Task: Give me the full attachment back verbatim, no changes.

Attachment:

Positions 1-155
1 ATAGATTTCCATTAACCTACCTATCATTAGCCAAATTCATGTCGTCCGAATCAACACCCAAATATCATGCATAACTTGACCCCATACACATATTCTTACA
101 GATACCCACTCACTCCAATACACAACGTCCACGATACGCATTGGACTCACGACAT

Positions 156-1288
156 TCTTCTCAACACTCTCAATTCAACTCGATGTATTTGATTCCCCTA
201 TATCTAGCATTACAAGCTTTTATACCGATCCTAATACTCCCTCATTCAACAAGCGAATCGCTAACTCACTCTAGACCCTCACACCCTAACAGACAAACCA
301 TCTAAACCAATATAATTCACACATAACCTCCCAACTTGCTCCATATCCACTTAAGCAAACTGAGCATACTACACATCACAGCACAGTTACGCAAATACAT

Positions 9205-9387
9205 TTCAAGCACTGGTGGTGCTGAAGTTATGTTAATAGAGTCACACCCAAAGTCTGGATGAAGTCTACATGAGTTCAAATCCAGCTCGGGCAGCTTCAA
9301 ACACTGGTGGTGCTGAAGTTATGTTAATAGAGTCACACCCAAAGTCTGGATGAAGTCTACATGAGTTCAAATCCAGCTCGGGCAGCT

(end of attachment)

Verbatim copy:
Positions 1-155
1 ATAGATTTCCATTAACCTACCTATCATTAGCCAAATTCATGTCGTCCGAATCAACACCCAAATATCATGCATAACTTGACCCCATACACATATTCTTACA
101 GATACCCACTCACTCCAATACACAACGTCCACGATACGCATTGGACTCACGACAT

Positions 156-1288
156 TCTTCTCAACACTCTCAATTCAACTCGATGTATTTGATTCCCCTA
201 TATCTAGCATTACAAGCTTTTATACCGATCCTAATACTCCCTCATTCAACAAGCGAATCGCTAACTCACTCTAGACCCTCACACCCTAACAGACAAACCA
301 TCTAAACCAATATAATTCACACATAACCTCCCAACTTGCTCCATATCCACTTAAGCAAACTGAGCATACTACACATCACAGCACAGTTACGCAAATACAT

Positions 9205-9387
9205 TTCAAGCACTGGTGGTGCTGAAGTTATGTTAATAGAGTCACACCCAAAGTCTGGATGAAGTCTACATGAGTTCAAATCCAGCTCGGGCAGCTTCAA
9301 ACACTGGTGGTGCTGAAGTTATGTTAATAGAGTCACACCCAAAGTCTGGATGAAGTCTACATGAGTTCAAATCCAGCTCGGGCAGCT